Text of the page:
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mSphere. 2020 Jan 15;5(1). pii: e00704-19. doi: 10.1128/mSphere.00704-19.

High Genomic Diversity and Heterogenous Origins of Pathogenic and Antibiotic-Resistant Escherichia coli in Household Settings Represent a Challenge to Reducing Transmission in Low-Income Settings.

Author information

1
Eawag, Swiss Federal Institute of Science and Technology, Dübendorf, Switzerland mariacamilamontealegre@gmail.com tim.julian@eawag.ch.
2
Servicio de Microbiología, Hospital Universitario Ramón y Cajal (IRYCIS), Madrid, Spain.
3
Food Microbiology Laboratory, Laboratory Sciences and Services Division, International Centre for Diarrhoeal Disease Research, Dhaka, Bangladesh.
4
Paul G. Allen School for Global Animal Health, Washington State University, Pullman, Washington, USA.
5
Swiss Tropical and Public Health Institute, Basel, Switzerland.
6
University of Basel, Basel, Switzerland.

Abstract

Escherichia coli is present in multiple hosts and environmental compartments as a normal inhabitant, temporary or persistent colonizer, and as a pathogen. Transmission of E. coli between hosts and with the environment is considered to occur more often in areas with poor sanitation. We performed whole-genome comparative analyses on 60 E. coli isolates from soils and fecal sources (cattle, chickens, and humans) in households in rural Bangladesh. Isolates from household soils were in multiple branches of the reconstructed phylogeny, intermixed with isolates from fecal sources. Pairwise differences between all strain pairs were large (minimum, 189 single nucleotide polymorphisms [SNPs]), suggesting high diversity and heterogeneous origins of the isolates. The presence of multiple virulence and antibiotic resistance genes is indicative of the risk that E. coli from soil and feces represent for the transmission of variants that pose potential harm to people. Analysis of the accessory genomes of the Bangladeshi E. coli relative to E. coli genomes available in NCBI identified a common pool of accessory genes shared among E. coli isolates in this geographic area. Together, these findings indicate that in rural Bangladesh, a high level of E. coli in soil is likely driven by contributions from multiple and diverse E. coli sources (human and animal) that share an accessory gene pool relatively unique to previously published E. coli genomes. Thus, interventions to reduce environmental pathogen or antimicrobial resistance transmission should adopt integrated One Health approaches that consider heterogeneous origins and high diversity to improve effectiveness and reduce prevalence and transmission.IMPORTANCE Escherichia coli is reported in high levels in household soil in low-income settings. When E. coli reaches a soil environment, different mechanisms, including survival, clonal expansion, and genetic exchange, have the potential to either maintain or generate E. coli variants with capabilities of causing harm to people. In this study, we used whole-genome sequencing to identify that E. coli isolates collected from rural Bangladeshi household soils, including pathogenic and antibiotic-resistant variants, are diverse and likely originated from multiple diverse sources. In addition, we observed specialization of the accessory genome of this Bangladeshi E. coli compared to E. coli genomes available in current sequence databases. Thus, to address the high level of pathogenic and antibiotic-resistant E. coli transmission in low-income settings, interventions should focus on addressing the heterogeneous origins and high diversity.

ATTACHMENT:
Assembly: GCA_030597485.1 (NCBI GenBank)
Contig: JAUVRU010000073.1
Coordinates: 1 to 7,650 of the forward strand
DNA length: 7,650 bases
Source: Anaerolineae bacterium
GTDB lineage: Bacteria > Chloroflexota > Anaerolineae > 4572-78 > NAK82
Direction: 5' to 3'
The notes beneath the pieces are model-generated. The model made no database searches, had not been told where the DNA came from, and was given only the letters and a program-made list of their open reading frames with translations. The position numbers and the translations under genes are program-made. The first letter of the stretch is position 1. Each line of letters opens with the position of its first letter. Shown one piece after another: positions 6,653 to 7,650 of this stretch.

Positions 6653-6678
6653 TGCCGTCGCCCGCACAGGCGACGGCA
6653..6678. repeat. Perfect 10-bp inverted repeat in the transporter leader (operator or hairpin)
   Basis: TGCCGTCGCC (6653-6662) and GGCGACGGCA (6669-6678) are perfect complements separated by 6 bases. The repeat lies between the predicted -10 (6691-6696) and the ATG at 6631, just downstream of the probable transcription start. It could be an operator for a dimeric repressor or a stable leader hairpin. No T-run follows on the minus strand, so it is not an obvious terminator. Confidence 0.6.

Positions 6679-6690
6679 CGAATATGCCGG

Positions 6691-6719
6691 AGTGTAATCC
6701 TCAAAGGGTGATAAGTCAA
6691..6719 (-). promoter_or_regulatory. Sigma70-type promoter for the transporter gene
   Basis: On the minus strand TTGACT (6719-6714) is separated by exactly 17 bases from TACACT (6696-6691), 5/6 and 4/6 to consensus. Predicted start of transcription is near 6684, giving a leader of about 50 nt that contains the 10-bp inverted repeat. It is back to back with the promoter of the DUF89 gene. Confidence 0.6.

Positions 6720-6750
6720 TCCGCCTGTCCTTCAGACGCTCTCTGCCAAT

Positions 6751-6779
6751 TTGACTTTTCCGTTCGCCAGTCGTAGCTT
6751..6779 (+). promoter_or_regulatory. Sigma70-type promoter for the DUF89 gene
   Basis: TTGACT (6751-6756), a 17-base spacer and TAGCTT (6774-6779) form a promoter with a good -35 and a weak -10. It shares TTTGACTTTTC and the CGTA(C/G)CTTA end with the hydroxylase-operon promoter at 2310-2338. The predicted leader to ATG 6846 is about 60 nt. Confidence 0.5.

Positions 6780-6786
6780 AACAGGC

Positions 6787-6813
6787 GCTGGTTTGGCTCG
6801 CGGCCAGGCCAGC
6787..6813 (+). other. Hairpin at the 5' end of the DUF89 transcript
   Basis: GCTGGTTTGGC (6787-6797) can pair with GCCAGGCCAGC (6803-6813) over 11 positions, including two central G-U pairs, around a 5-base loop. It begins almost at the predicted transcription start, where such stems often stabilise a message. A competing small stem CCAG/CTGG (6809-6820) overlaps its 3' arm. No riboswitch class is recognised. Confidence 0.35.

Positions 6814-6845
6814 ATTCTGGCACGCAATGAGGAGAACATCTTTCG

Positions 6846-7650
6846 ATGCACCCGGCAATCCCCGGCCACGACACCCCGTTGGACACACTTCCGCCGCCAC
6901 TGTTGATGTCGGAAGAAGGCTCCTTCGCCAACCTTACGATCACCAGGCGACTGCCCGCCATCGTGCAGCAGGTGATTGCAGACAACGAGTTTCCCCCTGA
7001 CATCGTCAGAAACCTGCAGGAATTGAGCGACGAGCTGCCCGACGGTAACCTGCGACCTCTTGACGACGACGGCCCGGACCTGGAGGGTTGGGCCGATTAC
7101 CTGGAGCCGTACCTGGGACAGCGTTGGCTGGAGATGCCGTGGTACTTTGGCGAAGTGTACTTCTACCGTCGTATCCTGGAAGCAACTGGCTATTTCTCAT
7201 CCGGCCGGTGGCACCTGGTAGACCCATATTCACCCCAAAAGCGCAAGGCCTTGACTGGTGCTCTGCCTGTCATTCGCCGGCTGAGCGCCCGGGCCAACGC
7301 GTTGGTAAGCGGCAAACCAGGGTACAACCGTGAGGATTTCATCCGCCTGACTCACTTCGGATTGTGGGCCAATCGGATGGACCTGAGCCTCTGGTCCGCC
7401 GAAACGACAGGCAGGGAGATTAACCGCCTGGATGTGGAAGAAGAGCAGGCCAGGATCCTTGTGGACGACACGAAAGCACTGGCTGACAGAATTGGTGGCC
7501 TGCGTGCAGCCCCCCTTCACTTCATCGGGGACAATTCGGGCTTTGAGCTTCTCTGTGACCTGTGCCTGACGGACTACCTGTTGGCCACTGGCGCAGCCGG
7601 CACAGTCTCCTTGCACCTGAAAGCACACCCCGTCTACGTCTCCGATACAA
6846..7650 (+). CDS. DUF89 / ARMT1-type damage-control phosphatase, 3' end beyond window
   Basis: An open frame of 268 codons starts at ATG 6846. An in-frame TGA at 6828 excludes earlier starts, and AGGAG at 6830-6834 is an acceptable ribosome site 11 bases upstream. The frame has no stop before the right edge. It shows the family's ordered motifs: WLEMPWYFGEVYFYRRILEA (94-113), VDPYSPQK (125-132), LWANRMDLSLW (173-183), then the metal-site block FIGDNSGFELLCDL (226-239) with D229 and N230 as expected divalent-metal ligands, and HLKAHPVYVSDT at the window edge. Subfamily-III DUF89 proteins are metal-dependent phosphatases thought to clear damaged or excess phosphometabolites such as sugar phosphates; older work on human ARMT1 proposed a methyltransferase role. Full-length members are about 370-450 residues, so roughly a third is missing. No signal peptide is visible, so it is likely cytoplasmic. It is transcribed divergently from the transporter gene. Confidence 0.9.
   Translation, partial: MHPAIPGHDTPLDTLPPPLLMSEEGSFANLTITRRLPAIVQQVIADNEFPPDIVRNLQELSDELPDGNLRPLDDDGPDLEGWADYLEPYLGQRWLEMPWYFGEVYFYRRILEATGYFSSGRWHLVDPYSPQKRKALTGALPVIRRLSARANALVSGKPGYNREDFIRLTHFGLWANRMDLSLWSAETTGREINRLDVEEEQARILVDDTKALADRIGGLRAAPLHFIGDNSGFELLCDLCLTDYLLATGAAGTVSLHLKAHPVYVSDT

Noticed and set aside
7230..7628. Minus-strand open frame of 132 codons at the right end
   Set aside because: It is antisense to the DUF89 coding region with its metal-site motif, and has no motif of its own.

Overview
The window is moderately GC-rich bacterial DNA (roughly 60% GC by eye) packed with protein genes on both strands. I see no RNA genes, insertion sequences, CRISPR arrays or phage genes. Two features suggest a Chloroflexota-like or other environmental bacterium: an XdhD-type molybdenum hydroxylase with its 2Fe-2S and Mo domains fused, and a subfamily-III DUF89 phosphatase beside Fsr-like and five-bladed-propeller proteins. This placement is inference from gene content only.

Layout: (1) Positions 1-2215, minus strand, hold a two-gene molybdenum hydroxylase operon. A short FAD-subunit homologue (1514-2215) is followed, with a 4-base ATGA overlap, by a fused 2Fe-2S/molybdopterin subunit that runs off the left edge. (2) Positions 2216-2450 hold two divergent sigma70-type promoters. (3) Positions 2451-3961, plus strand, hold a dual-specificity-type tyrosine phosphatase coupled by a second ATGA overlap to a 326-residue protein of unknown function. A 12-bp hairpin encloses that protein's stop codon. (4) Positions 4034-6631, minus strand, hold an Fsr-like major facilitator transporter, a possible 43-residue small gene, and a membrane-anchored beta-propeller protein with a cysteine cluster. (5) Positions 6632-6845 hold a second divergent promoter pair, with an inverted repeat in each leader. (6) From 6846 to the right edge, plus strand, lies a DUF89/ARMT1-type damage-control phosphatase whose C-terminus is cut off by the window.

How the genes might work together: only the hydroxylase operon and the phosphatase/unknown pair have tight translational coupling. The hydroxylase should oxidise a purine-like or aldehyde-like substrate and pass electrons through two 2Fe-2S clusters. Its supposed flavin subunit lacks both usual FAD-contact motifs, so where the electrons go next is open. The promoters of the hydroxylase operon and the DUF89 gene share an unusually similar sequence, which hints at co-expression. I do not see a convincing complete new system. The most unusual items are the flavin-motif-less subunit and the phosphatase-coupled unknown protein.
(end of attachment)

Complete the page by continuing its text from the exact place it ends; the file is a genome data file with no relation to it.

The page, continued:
KEYWORDS:

Escherichia coli ; accessory genes; genomic diversity; household settings; soils

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